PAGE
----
• Can India’s New Car Sales Tax Reduce Pollution?

Air Clean Up

Can India’s New Car Sales Tax Reduce Pollution?

Mar 21 2016

At the end of last month, the Indian government announced the implementation of a new sales tax, designed to improve air quality and reduce transport-related pollution by curbing congestion in both urban and rural areas.

The tax is applicable to all passenger vehicles and could be as high as 4%, depending on the size of the vehicle and the emissions it is responsible for. It comprises part of the finance minister Arun Jaitley’s yearly budget plan and came into effect immediately.

A Serious Problem

Air quality in India has been a grave concern for many years now. Early in the decade, the Indian super-country overtook China in terms of having more of the most polluted cities in the world, in part due to the commendable measures employed by the Chinese government and a corresponding lethargy from its Indian counterpart in addressing the issue.

In fact, New Delhi was recently named as the most polluted city worldwide and frequently exceeds the maximum limits imposed in the US and Europe by as much as 15 or 20 times.

However, the new legislation aims to combat the problem by discouraging sales of new cars – itself an audacious and unexpected show of determination and defiance in the face of India’s powerful automotive industry.

“There are some things that are politically palatable now that were not before,” explained Samir Saran, who is head of the Observer Research Foundation based in the nation’s capital. “Jaitley has seen there is political space and public support. Once Indians owning cars was seen as a sign of economic success. Now this sort of tax is seen as Indians being responsible.”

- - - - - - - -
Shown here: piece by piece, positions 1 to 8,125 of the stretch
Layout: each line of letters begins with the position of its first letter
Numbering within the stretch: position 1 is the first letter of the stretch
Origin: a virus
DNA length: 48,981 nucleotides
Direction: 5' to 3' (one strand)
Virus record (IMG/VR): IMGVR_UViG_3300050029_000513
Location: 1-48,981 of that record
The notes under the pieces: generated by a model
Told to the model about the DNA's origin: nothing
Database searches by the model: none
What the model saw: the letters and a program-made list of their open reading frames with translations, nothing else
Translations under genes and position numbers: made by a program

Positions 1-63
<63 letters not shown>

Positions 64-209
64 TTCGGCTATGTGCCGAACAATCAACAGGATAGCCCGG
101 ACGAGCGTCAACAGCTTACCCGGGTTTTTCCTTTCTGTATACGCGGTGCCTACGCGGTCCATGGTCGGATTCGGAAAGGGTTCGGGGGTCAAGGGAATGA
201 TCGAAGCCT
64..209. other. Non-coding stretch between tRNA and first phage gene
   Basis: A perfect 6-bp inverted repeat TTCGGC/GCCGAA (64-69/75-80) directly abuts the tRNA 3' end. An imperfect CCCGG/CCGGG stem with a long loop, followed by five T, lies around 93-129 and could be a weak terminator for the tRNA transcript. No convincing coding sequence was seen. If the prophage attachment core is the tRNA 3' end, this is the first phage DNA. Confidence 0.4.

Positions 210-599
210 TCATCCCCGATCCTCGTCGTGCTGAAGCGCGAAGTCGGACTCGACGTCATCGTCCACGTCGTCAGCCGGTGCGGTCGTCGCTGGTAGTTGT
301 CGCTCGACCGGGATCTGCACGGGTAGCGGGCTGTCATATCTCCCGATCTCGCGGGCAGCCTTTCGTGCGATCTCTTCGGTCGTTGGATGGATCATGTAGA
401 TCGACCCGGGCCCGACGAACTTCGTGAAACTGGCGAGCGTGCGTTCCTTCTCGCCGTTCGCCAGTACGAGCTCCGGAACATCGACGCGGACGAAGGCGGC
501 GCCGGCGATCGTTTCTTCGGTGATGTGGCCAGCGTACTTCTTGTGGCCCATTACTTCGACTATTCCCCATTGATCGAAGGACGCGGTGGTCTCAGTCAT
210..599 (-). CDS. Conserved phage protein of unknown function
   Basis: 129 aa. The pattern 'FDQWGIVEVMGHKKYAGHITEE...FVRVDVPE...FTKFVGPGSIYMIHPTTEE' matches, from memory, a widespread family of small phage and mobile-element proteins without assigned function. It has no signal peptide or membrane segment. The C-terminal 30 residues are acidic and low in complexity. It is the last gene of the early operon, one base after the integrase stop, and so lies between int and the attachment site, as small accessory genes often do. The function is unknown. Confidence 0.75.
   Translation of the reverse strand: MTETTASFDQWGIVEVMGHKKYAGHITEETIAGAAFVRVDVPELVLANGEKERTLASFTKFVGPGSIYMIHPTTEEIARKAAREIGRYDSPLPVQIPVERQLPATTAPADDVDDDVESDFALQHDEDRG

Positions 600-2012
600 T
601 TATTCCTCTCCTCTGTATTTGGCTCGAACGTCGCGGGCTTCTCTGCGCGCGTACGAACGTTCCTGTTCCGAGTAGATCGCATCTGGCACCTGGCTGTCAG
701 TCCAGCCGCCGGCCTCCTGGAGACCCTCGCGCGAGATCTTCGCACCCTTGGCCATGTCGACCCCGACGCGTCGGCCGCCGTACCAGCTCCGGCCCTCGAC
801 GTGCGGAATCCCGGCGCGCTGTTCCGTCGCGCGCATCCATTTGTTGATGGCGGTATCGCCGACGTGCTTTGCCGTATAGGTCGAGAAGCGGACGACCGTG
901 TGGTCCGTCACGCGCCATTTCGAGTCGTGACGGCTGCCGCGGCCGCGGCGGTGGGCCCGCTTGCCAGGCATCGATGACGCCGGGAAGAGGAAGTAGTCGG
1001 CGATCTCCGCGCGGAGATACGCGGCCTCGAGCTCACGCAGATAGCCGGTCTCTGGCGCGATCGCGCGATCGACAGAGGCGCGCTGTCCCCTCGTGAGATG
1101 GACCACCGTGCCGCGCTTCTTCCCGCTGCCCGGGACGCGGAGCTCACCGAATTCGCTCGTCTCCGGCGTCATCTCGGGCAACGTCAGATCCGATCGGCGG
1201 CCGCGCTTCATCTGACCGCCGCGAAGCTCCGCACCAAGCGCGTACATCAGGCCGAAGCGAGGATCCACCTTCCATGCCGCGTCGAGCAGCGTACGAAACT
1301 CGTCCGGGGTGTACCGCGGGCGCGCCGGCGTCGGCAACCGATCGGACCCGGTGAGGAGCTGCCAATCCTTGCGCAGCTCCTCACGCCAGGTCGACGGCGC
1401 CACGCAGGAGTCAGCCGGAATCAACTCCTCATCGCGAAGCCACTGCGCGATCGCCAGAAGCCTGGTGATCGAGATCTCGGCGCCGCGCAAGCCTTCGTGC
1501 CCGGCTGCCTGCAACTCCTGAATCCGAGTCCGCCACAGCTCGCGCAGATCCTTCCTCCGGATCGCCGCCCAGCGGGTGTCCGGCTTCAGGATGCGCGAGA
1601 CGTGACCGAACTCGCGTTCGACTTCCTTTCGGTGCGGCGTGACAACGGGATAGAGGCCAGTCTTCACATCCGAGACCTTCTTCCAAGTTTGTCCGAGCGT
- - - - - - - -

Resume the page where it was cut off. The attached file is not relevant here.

The Turning of the Tide?

Is the new measure, as Saran predicts, an indication that attitudes towards pollution are finally changing in India? Recent history would suggest so. The sales tax is just the latest in a string of initiatives introduced by Delhi and India in a bid to reduce pollution and rid the country of its contaminating reputation.

In December of last year, the government announced it was banning all older buses and trucks throughout the country in an attempt to remove some of the more polluting vehicles from its streets. Later the same month, an exceptionally poor spate of pollution prompted the government into ordering all even- and all odd-numbered license plated cars off the road on alternate days of the month during the first two weeks of January.

The success of the scheme was dubious, largely due to the incompliance of much of the population and an inability to enforce it due to insufficient police numbers. However, officials have announced it will be reintroduced in April, claiming that while it may not have done much to curb emissions, it did help to raise awareness and received warm public backing, including from one of the country's top judges.

The latest tax will impose a 1% levy on all petrol cars of smaller size and an engine less than 1,200cc. This figure will reach 2.5% for diesel cars with an engine smaller than 1,500cc, while SUVs and other over-sized diesel vehicles will be taxed at 4%.

As well as helping in the fight to reduce congestion and bring down pollution levels, the scheme is also expected to earn the government around 30 billion rupees, or £316 million, in tax revenue.


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